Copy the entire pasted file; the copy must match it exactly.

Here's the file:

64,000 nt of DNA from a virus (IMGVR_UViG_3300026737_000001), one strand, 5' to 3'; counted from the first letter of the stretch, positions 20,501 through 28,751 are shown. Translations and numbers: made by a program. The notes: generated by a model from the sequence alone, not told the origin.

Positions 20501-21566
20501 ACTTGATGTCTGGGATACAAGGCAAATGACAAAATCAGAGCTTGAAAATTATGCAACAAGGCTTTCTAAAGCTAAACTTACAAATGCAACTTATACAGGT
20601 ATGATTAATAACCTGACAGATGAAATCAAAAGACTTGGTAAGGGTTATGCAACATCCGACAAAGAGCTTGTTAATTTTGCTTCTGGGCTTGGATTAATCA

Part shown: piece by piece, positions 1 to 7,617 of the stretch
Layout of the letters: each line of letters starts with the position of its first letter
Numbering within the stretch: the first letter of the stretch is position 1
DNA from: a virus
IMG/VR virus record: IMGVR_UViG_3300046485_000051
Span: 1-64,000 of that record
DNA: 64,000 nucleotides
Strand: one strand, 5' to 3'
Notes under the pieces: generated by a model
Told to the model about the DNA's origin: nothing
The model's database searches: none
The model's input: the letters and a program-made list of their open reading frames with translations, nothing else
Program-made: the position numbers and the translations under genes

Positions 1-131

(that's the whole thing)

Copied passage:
64,000 nt of DNA from a virus (IMGVR_UViG_3300026737_000001), one strand, 5' to 3'; counted from the first letter of the stretch, positions 20,501 through 28,751 are shown. Translations and numbers: made by a program. The notes: generated by a model from the sequence alone, not told the origin.

Positions 20501-21566
20501 ACTTGATGTCTGGGATACAAGGCAAATGACAAAATCAGAGCTTGAAAATTATGCAACAAGGCTTTCTAAAGCTAAACTTACAAATGCAACTTATACAGGT
20601 ATGATTAATAACCTGACAGATGAAATCAAAAGACTTGGTAAGGGTTATGCAACATCCGACAAAGAGCTTGTTAATTTTGCTTCTGGGCTTGGATTAATCA

Part shown: piece by piece, positions 1 to 7,617 of the stretch
Layout of the letters: each line of letters starts with the position of its first letter
Numbering within the stretch: the first letter of the stretch is position 1
DNA from: a virus
IMG/VR virus record: IMGVR_UViG_3300046485_000051
Span: 1-64,000 of that record
DNA: 64,000 nucleotides
Strand: one strand, 5' to 3'
Notes under the pieces: generated by a model
Told to the model about the DNA's origin: nothing
The model's database searches: none
The model's input: the letters and a program-made list of their open reading frames with translations, nothing else
Program-made: the position numbers and the translations under genes

Positions 1-131